SIOUX FALLS, S.D. — South Dakota Gov. Kristi Noem said Tuesday she will use a donation from a Republican donor to fund a deployment of up to 50 South Dakota National Guard troops to the U.S. border with Mexico.

Noem joined a growing list of Republican governors promising to send law enforcement officers to Texas as the Republican Party ramps up a political fight with President Biden over border security. The issue has drawn a host of prominent Republican figures: Former President  Trump was expected to travel to the border this week and Republican governors from Arkansas, Florida, Nebraska and Iowa have all committed to sending law enforcement officers for border security.

Noem’s spokesman Ian Fury said the governor decided to fund the deployment with a private donation “to help alleviate the cost to South Dakota taxpayers,” but declined to provide estimates on the cost of the deployment, citing “security reasons.”

Willis and Reba Johnson’s Foundation made the donation directly to the state, Fury said. Willis Johnson, a Tennessee-based billionaire, is the founder of an online used-car auction called Copart. He regularly makes large contributions to Republicans, including $200,000 to the Trump Victory Committee last year.

Johnson said he approached Noem about making a donation after hearing about Abbott’s border barrier push. He added that he would have preferred to stay anonymous but that Noem’s office told him they had to at least disclose his name. He declined to say how much he was giving to South Dakota for the deployment.

“America gave a lot of money to get that border wall done,” Johnson said. “It takes private individuals now.”


Noem, a potential presidential contender, drew a distinction between her decision to send the National Guard and other governors who are sending state police officers.

“The border is a national security crisis that requires the kind of sustained response only the National Guard can provide,” she said in a statement. “We should not be making our own communities less safe by sending our police or Highway Patrol to fix a long-term problem President Biden’s Administration seems unable or unwilling to solve.”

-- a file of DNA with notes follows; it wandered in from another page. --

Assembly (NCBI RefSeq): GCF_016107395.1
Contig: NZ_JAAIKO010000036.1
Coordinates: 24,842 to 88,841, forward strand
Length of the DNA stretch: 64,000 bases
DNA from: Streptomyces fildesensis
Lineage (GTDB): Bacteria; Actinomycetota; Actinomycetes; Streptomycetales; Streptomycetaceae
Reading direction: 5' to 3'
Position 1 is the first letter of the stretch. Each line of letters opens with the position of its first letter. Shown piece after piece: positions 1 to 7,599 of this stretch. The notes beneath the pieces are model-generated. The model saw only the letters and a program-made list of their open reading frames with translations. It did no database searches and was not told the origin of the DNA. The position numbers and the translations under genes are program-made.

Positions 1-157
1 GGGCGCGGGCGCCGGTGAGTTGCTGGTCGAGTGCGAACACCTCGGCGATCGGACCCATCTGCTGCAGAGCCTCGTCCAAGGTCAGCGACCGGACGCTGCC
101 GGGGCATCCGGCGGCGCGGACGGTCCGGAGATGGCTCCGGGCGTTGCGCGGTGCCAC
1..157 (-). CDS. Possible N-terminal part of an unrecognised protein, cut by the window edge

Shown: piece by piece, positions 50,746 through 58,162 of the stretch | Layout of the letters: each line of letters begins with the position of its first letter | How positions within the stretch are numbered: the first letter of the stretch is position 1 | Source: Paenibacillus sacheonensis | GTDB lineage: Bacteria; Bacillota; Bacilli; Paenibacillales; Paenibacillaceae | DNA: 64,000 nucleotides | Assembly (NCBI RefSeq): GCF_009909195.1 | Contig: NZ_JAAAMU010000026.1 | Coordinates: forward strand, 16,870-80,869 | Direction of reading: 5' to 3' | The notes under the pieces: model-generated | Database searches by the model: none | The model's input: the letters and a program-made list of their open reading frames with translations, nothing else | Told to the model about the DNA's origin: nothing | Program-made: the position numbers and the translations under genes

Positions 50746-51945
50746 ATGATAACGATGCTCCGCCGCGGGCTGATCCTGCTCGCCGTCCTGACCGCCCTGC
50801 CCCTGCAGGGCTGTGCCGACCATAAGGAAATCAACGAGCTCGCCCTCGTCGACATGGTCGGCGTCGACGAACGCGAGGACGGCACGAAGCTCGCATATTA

But Democratic state Sen. Reynold Nesiba said the fact Noem is using a donor to pay for the deployment shows it is not a “real priority” for the state, but instead gives her “political cover.” He said he was looking into whether using a private donation to fund the deployment is legal.

“This could set a dangerous precedent to allow anonymous political donors to call the governor and dispatch the Guard whenever they want,” he said.

The federal government usually pays for National Guard deployments to other states. When troops respond to an in-state emergency, they are paid from state government funds, according to Duke Doering, a historian with the South Dakota National Guard Museum. He said he had never heard of a private donor funding a deployment.

“This kind of floors me, when you’re talking about a private donor sending the Guard, that doesn’t even make sense to me,” Doering said.


The South Dakota National Guard is expected to deploy for 30 to 60 days, Noem said, while the other states involved are sending law enforcement officers for roughly two-week stints.

Texas Gov. Greg Abbott this month announced plans to build more barriers along the border. Abbott’s new push has been criticized as political theater, but he defended the plan, saying the number of border crossers remains high. The governor said he will use $250 million in state money and crowdsourced financing for the barriers, although the timeline and cost for the push are unclear. It also faces potential court challenges from the federal government.

Meanwhile, Arkansas Gov. Asa Hutchinson on Tuesday authorized a 90-day deployment of up to 40 National Guard troops to the border. His office said the deployment is not being paid for by a private donor.

Large numbers of migrants have been showing up at the U.S. border with Mexico, with many turning themselves over to U.S. Border Patrol agents in seeking legal asylum status. But the numbers of families and children traveling without their parents crossing into the U.S. have dropped sharply since March and April, while the encounters with single adults have remained high.

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